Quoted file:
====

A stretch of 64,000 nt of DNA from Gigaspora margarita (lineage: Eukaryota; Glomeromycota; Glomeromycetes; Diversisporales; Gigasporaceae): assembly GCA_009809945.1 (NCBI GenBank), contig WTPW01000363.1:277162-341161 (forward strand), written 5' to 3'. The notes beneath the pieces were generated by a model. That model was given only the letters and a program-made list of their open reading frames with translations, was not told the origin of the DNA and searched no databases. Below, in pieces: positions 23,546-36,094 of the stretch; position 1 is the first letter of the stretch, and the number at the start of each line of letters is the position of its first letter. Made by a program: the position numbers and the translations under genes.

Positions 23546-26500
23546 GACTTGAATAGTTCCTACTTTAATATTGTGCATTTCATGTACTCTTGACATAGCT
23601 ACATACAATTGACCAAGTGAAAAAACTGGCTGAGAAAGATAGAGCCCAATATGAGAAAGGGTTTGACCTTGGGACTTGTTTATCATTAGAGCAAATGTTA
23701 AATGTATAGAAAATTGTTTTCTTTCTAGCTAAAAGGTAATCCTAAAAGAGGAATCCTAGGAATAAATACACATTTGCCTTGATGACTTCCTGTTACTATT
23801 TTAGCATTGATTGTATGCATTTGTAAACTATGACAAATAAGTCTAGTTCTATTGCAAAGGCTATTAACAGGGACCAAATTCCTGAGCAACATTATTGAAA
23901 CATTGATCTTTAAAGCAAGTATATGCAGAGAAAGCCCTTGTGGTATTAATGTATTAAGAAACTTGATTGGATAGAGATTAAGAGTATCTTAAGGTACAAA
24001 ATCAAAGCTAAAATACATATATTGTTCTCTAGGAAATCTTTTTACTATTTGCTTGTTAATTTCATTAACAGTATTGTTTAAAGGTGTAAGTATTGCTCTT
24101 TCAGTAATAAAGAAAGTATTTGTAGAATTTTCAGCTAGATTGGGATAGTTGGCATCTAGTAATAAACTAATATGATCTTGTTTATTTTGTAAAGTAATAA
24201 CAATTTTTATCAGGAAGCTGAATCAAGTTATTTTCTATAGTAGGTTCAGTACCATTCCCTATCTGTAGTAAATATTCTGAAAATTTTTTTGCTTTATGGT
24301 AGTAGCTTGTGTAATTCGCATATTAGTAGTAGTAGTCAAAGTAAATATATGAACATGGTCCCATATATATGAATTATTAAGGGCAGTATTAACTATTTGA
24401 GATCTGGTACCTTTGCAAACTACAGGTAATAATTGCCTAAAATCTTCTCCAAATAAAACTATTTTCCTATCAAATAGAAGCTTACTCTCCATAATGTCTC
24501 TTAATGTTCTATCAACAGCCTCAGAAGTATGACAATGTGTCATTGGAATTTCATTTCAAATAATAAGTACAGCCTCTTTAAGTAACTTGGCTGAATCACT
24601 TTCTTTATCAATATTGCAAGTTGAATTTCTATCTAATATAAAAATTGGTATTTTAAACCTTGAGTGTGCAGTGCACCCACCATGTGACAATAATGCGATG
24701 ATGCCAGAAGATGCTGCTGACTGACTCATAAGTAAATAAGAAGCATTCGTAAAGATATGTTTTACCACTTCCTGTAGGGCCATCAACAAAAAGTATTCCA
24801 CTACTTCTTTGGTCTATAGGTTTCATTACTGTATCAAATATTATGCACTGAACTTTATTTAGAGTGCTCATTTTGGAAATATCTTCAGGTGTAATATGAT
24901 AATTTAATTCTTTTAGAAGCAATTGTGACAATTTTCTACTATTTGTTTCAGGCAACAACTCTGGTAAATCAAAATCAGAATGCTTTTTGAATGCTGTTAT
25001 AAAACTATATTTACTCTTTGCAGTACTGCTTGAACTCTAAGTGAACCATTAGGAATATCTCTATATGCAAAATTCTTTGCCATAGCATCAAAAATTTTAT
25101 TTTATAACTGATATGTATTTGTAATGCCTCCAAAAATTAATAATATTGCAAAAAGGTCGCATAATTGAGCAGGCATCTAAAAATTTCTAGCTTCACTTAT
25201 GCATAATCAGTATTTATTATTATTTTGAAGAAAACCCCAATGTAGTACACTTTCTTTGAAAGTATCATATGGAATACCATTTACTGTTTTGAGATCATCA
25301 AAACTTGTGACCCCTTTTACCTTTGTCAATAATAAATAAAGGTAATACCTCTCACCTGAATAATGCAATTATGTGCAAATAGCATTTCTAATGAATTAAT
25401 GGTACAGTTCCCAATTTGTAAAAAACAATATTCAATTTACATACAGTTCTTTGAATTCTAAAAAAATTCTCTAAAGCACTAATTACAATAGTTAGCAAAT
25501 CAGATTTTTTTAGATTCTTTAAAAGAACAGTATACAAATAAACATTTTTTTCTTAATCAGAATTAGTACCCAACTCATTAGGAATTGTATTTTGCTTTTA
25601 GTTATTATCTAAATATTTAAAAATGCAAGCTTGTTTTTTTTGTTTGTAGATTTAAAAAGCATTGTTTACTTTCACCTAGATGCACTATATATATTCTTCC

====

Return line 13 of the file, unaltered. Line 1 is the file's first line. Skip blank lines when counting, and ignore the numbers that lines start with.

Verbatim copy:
24501 TTAATGTTCTATCAACAGCCTCAGAAGTATGACAATGTGTCATTGGAATTTCATTTCAAATAATAAGTACAGCCTCTTTAAGTAACTTGGCTGAATCACT